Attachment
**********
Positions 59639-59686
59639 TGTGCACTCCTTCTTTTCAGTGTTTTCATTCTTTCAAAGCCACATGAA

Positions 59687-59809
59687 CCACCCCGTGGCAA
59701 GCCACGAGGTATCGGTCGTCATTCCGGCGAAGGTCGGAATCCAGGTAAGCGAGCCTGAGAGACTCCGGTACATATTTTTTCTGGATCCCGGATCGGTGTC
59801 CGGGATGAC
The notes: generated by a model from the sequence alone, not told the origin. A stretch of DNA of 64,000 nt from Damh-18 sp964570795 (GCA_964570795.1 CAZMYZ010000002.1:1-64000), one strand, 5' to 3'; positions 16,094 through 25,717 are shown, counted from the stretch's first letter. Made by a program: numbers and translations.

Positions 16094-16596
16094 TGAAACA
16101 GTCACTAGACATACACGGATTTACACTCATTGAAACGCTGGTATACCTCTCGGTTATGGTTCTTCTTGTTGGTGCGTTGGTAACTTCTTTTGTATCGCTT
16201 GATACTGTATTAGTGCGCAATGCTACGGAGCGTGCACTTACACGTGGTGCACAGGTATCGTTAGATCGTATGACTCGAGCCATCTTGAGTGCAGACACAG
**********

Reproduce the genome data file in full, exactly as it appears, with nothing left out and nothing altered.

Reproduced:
Positions 59639-59686
59639 TGTGCACTCCTTCTTTTCAGTGTTTTCATTCTTTCAAAGCCACATGAA

Positions 59687-59809
59687 CCACCCCGTGGCAA
59701 GCCACGAGGTATCGGTCGTCATTCCGGCGAAGGTCGGAATCCAGGTAAGCGAGCCTGAGAGACTCCGGTACATATTTTTTCTGGATCCCGGATCGGTGTC
59801 CGGGATGAC
The notes: generated by a model from the sequence alone, not told the origin. A stretch of DNA of 64,000 nt from Damh-18 sp964570795 (GCA_964570795.1 CAZMYZ010000002.1:1-64000), one strand, 5' to 3'; positions 16,094 through 25,717 are shown, counted from the stretch's first letter. Made by a program: numbers and translations.

Positions 16094-16596
16094 TGAAACA
16101 GTCACTAGACATACACGGATTTACACTCATTGAAACGCTGGTATACCTCTCGGTTATGGTTCTTCTTGTTGGTGCGTTGGTAACTTCTTTTGTATCGCTT
16201 GATACTGTATTAGTGCGCAATGCTACGGAGCGTGCACTTACACGTGGTGCACAGGTATCGTTAGATCGTATGACTCGAGCCATCTTGAGTGCAGACACAG